“You want me to snorkel at dusk in Western Australia, the feeding time for sharks. Isn’t that exactly what you aren’t meant to do?” I asked the skipper of our luxury catamaran, Shore Thing, as he measured up my feet for fins. “No, you’ll be fine, the only sharks are reef sharks and if we’re lucky, we’ll see a few out there.” Gulp. I wasn’t feeling lucky, but I had to go with it. I could hear the Indian Ocean roaring heavily on the edge of the reef, but as soon as my head dropped beneath the water line, everything went quiet and my fears were abated. The clear waters were so full of life and beauty that in that moment I didn’t want to be anywhere but there.
Stretching 260 kilometres along the Western Australian coastline, 1,200 kilometres above Perth, Ningaloo Reef is Australia’s largest fringing coral reef, and the ultimate remote getaway. At most points along the coast, the reef is accessible by a short swim, sometimes almost directly on the beach. The reef is crawling with life – over 500 species of fish, manta rays, loggerhead turtles, reef sharks and colourful coral formations. And from April to July it becomes one of the only places to see the mighty whale shark, a once in a lifetime experience that allows you to swim alongside the gentle giant of the sea.
You could hire a car and drive the length of the Cape Range National Park, where the desert meets the sea, but we decided there were only two ways to see it – stay on top of it and sleep beside it. So we booked a live-aboard catamaran with Sail Ningaloo followed by a couple of nights of wild bush luxury at eco resort Sal Salis.
We met Lannie Riley from Sail Ningaloo in the sleepy coastal town of Coral Bay, an hour’s dusty drive south from Ex-mouth, to board Shore Thing. Once on deck, her husband Luke took us through a quick security briefing and showed us to our very comfortable quarters. Rather quickly we were in our bathers and had shrugged off city life like the
After successful careers in banking and finance, this ocean loving couple threw it all in to follow their passion for marine life and purchased luxury catamaran Shore Thing. Luke and Lannie have spent many hours underwater, mapping the best snorkel sites the day-trip boats just can’t get to.
Each snorkel stop proved more exciting than the last. From seeing my first shark in the flesh, we progressed through endangered loggerhead turtles a guitar-nosed shark, nurse sharks, more manta rays, sting rays, nudibranchs, lionfish, parrot fish and schools of trevally and sweet lips. The amount of marine life on the reef was astounding, and big bommies and plate coral made for an undulating landscape underwater.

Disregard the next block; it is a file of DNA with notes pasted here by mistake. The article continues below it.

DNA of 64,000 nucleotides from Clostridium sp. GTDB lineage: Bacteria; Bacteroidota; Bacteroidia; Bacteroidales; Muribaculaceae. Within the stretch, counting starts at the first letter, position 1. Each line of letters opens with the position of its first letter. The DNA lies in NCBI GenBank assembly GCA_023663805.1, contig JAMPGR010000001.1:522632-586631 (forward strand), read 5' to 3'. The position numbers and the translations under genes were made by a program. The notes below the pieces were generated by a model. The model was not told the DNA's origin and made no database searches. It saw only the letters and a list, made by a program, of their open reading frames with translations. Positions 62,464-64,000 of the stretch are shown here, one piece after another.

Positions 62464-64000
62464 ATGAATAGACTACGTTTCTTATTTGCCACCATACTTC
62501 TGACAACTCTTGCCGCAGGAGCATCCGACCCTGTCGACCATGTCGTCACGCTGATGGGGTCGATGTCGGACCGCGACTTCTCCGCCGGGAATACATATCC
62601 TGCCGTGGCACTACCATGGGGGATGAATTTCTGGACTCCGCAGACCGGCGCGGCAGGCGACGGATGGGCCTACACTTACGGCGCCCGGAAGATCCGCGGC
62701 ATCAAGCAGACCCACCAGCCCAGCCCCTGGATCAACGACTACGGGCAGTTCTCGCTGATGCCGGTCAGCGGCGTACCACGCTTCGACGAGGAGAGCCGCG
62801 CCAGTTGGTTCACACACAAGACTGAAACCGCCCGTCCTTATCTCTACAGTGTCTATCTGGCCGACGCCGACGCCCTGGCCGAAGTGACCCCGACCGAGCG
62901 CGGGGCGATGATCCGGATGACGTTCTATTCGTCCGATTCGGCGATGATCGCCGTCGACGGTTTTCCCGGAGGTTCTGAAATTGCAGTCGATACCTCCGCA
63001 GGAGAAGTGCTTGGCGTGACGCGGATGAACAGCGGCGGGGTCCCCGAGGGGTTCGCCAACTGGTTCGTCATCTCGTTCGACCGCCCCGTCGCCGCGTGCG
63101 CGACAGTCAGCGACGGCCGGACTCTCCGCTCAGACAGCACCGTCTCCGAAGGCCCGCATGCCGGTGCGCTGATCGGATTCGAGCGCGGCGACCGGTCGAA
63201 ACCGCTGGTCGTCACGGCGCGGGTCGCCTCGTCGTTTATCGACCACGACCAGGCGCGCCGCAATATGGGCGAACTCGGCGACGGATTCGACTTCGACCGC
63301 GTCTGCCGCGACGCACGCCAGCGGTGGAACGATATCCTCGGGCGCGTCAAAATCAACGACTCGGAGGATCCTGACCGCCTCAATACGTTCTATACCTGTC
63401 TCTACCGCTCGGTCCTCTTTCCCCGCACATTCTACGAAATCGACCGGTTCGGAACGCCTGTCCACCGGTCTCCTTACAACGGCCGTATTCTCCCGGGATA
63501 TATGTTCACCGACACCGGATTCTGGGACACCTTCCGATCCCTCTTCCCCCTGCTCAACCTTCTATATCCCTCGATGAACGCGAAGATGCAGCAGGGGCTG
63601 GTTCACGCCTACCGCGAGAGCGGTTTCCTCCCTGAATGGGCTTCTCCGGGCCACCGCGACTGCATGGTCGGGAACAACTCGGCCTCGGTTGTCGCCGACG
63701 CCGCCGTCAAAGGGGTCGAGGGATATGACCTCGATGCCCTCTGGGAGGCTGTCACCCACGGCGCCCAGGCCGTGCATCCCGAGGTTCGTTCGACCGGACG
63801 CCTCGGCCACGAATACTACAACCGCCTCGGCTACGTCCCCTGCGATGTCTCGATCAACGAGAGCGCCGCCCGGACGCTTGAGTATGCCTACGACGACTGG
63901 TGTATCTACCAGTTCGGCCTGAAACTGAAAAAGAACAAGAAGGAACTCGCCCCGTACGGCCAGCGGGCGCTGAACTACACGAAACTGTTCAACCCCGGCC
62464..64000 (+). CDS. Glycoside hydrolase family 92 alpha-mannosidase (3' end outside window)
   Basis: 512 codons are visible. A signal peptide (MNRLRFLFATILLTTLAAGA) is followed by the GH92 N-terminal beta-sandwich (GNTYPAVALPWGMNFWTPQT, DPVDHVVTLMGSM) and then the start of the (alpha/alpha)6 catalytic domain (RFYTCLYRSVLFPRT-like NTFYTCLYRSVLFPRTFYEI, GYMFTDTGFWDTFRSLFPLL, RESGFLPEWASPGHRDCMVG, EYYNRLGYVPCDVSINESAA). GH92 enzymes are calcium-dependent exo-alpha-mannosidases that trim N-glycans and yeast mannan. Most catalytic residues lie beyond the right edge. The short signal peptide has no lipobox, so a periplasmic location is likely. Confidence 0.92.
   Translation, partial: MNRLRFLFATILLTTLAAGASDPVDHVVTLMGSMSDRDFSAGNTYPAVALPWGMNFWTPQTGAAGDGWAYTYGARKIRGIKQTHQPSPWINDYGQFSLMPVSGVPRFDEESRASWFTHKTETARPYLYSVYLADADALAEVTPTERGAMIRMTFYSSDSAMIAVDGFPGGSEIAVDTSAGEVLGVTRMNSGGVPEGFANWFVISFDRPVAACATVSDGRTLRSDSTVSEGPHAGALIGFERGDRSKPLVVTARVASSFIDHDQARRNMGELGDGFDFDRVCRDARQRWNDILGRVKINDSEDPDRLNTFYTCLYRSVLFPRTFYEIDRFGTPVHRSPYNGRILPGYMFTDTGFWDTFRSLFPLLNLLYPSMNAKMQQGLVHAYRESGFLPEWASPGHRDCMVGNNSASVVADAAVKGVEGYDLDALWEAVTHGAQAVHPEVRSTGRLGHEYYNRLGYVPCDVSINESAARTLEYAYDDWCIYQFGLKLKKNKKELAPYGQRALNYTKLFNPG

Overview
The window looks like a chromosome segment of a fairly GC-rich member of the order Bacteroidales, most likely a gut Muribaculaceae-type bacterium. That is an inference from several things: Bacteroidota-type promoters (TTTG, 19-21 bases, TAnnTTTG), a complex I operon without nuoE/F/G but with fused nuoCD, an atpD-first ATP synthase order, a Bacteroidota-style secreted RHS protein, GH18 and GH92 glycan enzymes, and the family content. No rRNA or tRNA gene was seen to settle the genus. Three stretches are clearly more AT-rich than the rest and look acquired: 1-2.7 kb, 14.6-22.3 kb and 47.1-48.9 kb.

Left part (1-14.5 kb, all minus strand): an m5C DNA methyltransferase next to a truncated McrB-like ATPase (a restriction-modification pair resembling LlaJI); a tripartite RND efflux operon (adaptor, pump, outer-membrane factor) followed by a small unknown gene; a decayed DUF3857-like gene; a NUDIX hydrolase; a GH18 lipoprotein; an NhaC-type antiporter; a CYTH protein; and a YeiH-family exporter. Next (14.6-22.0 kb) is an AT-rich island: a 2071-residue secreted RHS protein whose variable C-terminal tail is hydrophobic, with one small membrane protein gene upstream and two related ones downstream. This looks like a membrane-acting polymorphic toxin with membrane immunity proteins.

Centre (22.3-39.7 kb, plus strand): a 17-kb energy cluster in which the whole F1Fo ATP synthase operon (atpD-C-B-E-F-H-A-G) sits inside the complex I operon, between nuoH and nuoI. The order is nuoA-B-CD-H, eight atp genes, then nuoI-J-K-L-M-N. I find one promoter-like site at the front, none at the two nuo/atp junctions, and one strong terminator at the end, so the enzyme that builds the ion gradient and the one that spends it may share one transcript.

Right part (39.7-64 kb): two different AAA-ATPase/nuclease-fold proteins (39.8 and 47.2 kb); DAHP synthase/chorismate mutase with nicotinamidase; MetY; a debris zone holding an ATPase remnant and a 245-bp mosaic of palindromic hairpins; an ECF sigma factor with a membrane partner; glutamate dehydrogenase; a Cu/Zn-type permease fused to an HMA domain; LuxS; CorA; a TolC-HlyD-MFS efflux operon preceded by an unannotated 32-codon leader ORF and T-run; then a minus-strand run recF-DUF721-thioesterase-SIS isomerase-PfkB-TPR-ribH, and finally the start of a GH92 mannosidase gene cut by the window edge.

But the true value of the getaway was revealed at meal times! Lannie was not a trained chef, but the meals served from the small galley kitchen were restaurant quality. From line caught local fish and prawns to fillet steak and decadent desserts, Lannie showcased the best of local produce. She even baked her own bread! Each night was spent on deck chatting, enjoying a glass or two of wine under the watchful eye of the moon, before retiring downstairs to be gently rocked to sleep. Bliss.
The next day we were up early to drive from Coral Bay to Sal Salis, in the Cape Range National Park. Driving along the red, dusty road flanked by bracken grass and anthills, the blue water of Ningaloo Reef looked spectacularly inviting. We stopped twice to don our snorkel gear and take a quick swim out to the shore-hugging reef and were rewarded with more graceful turtles and fish.
The brightly coloured coral teems with life
The camp is invisible from the road to minimise its environmental impact. Only a small car park indicated we were in the right place. Staff were friendly, knowledgeable and appropriately attentive, welcoming us with a cooling cocktail and refreshing towels.
From our beautifully appointed breezy private tent with direct beach access to Ningaloo Reef to the complimentary bar and grazing snacks in the main pavilion, life at Sal Salis is wild bush luxury at it’s best. We were encouraged to be as active or inactive, as we desired – from the eco walk and talk with a trained environmental scientist to the panoramic Mandu Mandu Gorge, to simply reading in the hammock on our private balcony.
Each evening we shared cocktail hour with our fellow guests, visitors from around the world, in preparation for a three-course dinner using local gourmet and bush-foraged ingredients. Dinner conversation inevitably turned to the activities of the day – some guests had been swimming with whale sharks, others to the freshwater Yardie Creek or sea kayaking on the reef spotting marine life from above. Everyone had a discovery to share and it was fascinating.
Before retiring to bed we sat on the sand dunes to take in the best view of the Milky Way I have ever experienced. Far from the traffic noise and city lights, listening to the gentle waves crashing on Ningaloo Reef, I realised how remote I actually was, and returned to bed for another beautiful night’s sleep.